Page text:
Cinematographer Anthony Dod Mantle does a superb job of reflecting the different aspects of the story---from the gritty slums to the dazzle of the TV game show. Technically, “Slumdog” is a first-rate film, but the script, by Simon Beaufoy (responsible for the cloying “Full Monty”), less so.

I don’t know enough about Indian culture to judge how realistic some of the characterizations are, but if this film reflects contemporary Indian, it is a much more repressive country than I imagined. Is it possible that police would torture someone because they are suspected of cheating on a game show? And, as far as the portrayal of the Indian version of “Who Wants to Be a Millionaire,” let’s just say that the American image of the congenial host (the beloved Regis) gets lost in the translation.

“Slumdog” seems to be marketed as the feel-good movie of the holiday season, but in fact most of the film tells a harsh, violent and sad tale of life on the street. That’s the good news; the bad news is that every cliché in the screenwriter’s handbook gets tossed up on the screen in the last 20 minutes. And, of course, that’s why it’s expected to score some Oscar gold.

Everything was stacked against any chance of me liking this parody of Hollywood war films, starting with its star-director Ben Stiller. He seems to become more insufferable with every performance he gives (I caught a bit of his remake of “Heartbreak Kid” on TV recently and I’m surprised Elaine May didn’t file suit to stop its release). From his idiotic character in “Meet the Parents” to bland formal films like “Night at the Museum, he’s lost any comic edge he once possessed.

On top of the Stiller factor, “Tropic Thunder” was yet another of the recent crop of comedies that aggressively attempt to be as crude and offensive as possible in hopes of topping last month’s rude hit. These movies are for people half my age---my idea of great low comedy is “Animal House” (1978) or “Back to School” (1986).

But much to my surprise, I laughed my #*&@ off, starting with the faux movie trailers that introduce the four stars of the movie within the movie: Stiller’s Tugg Speedman, an on-the-decline action star; Robert Downey Jr.’s Kirk Lazarus, a five-time Oscar winning Aussie who had his skin dyed to play an African-American in the film; Jack Black’s Jeff Portnoy, whose big hit movie features him playing multiple characters (I hope Eddie Murphy has a sense of humor) who get laughs via their flatulence; and Brandon T. Jackson’s Alpa Chino, an over-the-top rapper making his film debut.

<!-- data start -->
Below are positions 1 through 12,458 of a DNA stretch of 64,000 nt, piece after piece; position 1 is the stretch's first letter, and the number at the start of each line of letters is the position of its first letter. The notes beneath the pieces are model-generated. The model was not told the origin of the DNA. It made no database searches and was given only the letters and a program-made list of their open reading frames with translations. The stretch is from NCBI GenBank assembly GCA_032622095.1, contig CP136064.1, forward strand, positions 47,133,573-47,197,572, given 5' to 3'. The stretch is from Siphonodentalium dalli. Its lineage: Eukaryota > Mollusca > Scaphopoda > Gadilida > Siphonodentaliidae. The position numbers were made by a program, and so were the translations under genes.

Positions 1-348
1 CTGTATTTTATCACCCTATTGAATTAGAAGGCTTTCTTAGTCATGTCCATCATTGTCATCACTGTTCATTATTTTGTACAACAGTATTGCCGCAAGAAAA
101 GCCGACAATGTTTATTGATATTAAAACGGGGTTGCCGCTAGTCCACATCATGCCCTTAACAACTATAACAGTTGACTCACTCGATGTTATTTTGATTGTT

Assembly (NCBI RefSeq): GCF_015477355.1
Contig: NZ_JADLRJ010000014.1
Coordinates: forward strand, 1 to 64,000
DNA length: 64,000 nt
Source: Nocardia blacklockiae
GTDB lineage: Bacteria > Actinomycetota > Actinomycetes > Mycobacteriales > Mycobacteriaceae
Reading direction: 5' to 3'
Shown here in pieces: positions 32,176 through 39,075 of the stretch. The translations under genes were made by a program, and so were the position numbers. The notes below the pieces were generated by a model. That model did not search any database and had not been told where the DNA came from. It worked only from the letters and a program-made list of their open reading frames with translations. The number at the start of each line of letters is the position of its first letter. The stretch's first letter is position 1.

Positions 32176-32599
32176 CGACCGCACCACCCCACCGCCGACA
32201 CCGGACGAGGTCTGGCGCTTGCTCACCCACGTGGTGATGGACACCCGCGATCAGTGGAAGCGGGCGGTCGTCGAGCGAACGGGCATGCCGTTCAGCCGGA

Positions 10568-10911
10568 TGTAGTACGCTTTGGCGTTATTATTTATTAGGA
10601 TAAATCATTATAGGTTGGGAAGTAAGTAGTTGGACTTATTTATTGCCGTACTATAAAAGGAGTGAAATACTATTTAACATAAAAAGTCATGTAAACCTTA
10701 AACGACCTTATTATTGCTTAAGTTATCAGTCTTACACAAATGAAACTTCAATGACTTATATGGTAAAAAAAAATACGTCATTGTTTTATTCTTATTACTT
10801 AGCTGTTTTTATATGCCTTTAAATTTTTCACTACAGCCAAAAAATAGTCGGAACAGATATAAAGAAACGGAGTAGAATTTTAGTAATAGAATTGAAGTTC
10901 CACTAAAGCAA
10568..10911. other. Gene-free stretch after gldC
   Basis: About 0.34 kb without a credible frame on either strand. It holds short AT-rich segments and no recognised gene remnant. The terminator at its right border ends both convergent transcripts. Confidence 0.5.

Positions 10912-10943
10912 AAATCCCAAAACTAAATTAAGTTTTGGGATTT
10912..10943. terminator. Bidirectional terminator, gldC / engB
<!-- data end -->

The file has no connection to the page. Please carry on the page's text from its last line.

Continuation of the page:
On location in Southeast Asian to shoot a Vietnam War film, the four stars along with an unknown supporting player (Jay Baruchel) end up deep in the jungle, without their director or personal assistants or even cell phones and are mistaken by the security for a heroin operation as real soldiers.

In addition to humorously quoting from numerous Vietnam War films (“Platoon,” “Apocalypse Now”), “Tropic Thunder” turns out to be one of the funniest and spot-on satires of the pretentious trappings and self-centered concerns of Hollywood actors.

The acting (yes, even Stiller) is outstanding for a film of this type, with Downey’s performance as an actor going way beyond the realm of good sense, both on and off “screen,” may be the best of his career. He plays the role with such sincerity that he ends up being the funniest guy in the movie.

The most outrageous performance in the film (and probably of the year) is given by Tom Cruise, buried under makeup and prostheses----for the first couple of minutes that he was on screen I didn’t recognize him----to play the most offensive studio chief imaginable. All arrogance and attitude, Cruise’s Les Grossman is frighteningly heartless and truly evil; as damning a commentary on the twisted thinking of Hollywood as you’re likely to see.

Also very amusing is Nick Nolte, playing the crazed author of the book the film they’re making is based on and an advisor on the film----a role, at least in part, based on Capt. Dale Dye, Hollywood’s go-to advisor on war films (“Platoon,” “Saving Private Ryan”), including this one.

The script, by Stiller, Justin Theroux and Ethan Coen, took some heat when the film was released in theaters for its use of the pejorative “retard” in a long (and very amusing) discussion about how to play mentally disabled characters on screen. But as I wrote above, it’s part and parcel of this brand of comedy to be offensive to someone, be it women, gays, blacks, Latinos, Brits, fat people, bald men or the mentally challenged, no one escapes unscathed. Don’t blame Hollywood; blame the kids who make these films huge hits.